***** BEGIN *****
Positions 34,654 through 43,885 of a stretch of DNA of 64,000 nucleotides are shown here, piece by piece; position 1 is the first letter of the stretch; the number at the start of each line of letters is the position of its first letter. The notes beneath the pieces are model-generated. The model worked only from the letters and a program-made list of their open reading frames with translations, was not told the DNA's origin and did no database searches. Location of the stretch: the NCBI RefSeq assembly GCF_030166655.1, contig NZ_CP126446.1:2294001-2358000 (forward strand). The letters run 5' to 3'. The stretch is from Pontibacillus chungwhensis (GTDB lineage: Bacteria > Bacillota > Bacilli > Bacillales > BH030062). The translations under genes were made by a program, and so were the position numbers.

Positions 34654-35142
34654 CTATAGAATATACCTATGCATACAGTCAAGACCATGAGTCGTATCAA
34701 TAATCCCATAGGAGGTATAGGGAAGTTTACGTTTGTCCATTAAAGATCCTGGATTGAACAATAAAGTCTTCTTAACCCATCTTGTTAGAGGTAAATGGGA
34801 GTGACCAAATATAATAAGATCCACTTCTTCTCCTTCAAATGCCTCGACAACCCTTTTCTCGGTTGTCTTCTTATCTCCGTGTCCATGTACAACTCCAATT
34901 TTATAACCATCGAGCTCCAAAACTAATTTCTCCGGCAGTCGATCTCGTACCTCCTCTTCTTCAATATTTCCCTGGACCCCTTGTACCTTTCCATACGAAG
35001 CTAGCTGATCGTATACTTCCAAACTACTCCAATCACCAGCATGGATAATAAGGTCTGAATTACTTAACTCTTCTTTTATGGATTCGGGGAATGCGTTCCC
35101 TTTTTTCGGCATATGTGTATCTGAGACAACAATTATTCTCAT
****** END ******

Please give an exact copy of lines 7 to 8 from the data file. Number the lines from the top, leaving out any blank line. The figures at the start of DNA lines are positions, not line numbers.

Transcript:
35001 CTAGCTGATCGTATACTTCCAAACTACTCCAATCACCAGCATGGATAATAAGGTCTGAATTACTTAACTCTTCTTTTATGGATTCGGGGAATGCGTTCCC
35101 TTTTTTCGGCATATGTGTATCTGAGACAACAATTATTCTCAT